Tag Archives: Guatemala

Guatemala – Tourism in Lake Atitlán – by Ada Luz Moreno Gomez. The North Star Reports: Global Citizenship and Digital Literacy, at NorthStarReports.org and facebook.com/NorthStarReports

Guatemala – Tourism in Lake Atitlán – by Ada Luz Moreno Gomez. The North Star Reports: Global Citizenship and Digital Literacy, at NorthStarReports.org and facebook.com/NorthStarReports

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Over the summer I had the opportunity to visit the deepest lake in Central America: Lake Atitlán, located in the department of Sololá, Guatemala. Not only is the view of lake and its three surrounding volcanos worth the trip, but the remnants of Mayan culture I was able to witness made my short stay there unforgettable. There are 12 main villages surrounding the lake, and although most of them are approximately half an hour away by boat or car, they have each managed to establish their own unique niches, being mostly inhabited by Maya Kaqchikel and Maya Tz’utujil communities.

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Making my way to Lake Atitlán from Guatemala City was an enjoyable experience by itself, and as a passerby I was able to get a glimpse into life in the Guatemalan highlands. On either side of the road I was greeted with either panoramic views of mountains and pines or vast plantations of cabbage and maize. The locals in the area are mainly indigenous, and what from afar can be seen as an explosion of colors and textiles is usually a small group of people selling their crafts and freshly picked strawberries.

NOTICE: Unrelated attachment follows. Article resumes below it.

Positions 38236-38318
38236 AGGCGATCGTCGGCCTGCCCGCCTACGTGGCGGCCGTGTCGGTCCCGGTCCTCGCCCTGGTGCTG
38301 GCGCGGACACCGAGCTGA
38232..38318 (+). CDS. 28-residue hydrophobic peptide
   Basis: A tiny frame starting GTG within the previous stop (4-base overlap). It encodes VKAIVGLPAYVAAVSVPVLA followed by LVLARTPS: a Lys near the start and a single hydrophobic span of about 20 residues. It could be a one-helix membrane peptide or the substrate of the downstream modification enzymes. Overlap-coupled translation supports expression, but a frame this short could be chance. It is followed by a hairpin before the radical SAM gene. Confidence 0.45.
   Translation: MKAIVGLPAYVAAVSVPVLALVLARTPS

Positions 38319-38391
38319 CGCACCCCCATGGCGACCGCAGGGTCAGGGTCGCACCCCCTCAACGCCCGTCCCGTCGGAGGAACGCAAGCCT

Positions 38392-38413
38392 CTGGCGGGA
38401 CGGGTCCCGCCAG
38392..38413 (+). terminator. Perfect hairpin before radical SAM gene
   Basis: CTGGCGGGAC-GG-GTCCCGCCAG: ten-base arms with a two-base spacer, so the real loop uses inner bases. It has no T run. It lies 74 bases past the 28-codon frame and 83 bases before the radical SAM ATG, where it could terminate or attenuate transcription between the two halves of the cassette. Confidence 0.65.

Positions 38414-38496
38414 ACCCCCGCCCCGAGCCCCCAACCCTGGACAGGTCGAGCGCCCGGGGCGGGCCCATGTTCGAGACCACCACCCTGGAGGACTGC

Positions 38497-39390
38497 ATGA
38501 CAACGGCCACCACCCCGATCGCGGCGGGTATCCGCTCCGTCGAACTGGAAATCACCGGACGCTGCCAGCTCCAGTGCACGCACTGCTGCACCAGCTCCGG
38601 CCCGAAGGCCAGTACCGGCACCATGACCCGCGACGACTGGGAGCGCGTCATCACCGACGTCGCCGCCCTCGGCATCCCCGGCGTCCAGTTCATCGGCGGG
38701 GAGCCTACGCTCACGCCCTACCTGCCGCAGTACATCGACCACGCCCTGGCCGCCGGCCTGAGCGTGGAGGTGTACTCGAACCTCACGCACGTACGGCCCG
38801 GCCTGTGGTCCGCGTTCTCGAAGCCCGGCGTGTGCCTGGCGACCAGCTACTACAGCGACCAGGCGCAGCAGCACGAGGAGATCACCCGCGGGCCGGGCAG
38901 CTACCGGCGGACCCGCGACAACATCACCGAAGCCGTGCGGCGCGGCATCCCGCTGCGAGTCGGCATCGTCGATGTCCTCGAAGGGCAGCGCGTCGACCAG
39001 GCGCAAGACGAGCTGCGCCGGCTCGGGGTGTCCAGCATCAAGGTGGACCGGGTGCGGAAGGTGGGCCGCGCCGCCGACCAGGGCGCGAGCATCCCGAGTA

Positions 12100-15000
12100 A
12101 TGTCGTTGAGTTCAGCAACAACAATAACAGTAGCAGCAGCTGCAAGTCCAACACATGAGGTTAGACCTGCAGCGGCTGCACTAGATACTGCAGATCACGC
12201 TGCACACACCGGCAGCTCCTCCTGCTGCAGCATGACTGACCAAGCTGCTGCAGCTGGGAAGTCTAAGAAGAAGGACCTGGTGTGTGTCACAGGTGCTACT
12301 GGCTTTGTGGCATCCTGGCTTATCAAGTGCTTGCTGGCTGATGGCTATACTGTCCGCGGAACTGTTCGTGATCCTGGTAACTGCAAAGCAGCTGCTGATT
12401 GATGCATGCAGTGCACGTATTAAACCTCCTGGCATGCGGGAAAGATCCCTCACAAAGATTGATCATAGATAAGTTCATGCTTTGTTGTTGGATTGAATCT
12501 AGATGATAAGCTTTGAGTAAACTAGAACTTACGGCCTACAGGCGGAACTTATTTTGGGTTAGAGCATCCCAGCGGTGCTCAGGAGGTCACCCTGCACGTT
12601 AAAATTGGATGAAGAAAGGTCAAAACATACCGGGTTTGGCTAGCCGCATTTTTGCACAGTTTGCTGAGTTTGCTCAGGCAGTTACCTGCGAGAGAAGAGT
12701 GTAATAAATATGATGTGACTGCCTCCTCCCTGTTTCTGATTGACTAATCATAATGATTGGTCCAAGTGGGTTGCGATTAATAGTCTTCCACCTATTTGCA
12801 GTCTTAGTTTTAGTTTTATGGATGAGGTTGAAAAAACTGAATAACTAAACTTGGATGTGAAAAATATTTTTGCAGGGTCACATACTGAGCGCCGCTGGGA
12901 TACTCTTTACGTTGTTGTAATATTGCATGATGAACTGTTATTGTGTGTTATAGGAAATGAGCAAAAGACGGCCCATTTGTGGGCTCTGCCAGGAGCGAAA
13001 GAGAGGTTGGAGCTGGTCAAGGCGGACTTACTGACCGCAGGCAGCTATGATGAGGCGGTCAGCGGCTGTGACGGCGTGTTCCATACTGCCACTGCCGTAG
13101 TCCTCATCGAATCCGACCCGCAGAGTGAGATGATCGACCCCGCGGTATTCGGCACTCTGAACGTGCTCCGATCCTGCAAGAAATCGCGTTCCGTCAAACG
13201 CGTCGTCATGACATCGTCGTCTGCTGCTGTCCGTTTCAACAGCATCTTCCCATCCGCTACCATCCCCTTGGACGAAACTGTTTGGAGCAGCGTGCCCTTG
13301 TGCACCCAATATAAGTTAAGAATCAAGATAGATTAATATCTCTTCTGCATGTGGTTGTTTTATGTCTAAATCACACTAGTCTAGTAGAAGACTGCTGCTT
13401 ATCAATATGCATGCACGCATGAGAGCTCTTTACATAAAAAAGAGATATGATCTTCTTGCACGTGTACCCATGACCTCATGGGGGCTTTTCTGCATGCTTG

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More than 60% of the population in Guatemala is of Maya descent, and the rural department of Sololá has one of the largest populations of indigenous people. However, it is not uncommon to see indigenous people with their traditional attires speaking in their native tongues in more urban settings like the capital.

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One of the main points of access to the lake is through the town of Panajachel. Panajachel, or ‘Pana’ as the locals call it, is one of the most commercial towns around the lake and it’s famous for its street markets, restaurants and tourist friendly activities. Although Panajachel is fairly small, it is booming with activity and people from all over the world. You can see anything from traditional indigenous markets to luxury resorts all in the same street.

With this is mind, tourism and the towns surrounding Lake Atitlan are full of complexities and contradictions. While dining at one of the restaurants in Panajachel, it became surprisingly easy to forget we were deep in the highlands of Guatemala. Everything from the decorations, to the music and the people made me feel as if I was back in any main city of Latin America. However, in the back of the restaurant where the kitchen was, dressed in their traditional attire, and baking pizzas in large stone ovens were two very old indigenous women, continuously kneading the pizza dough even though it was almost midnight.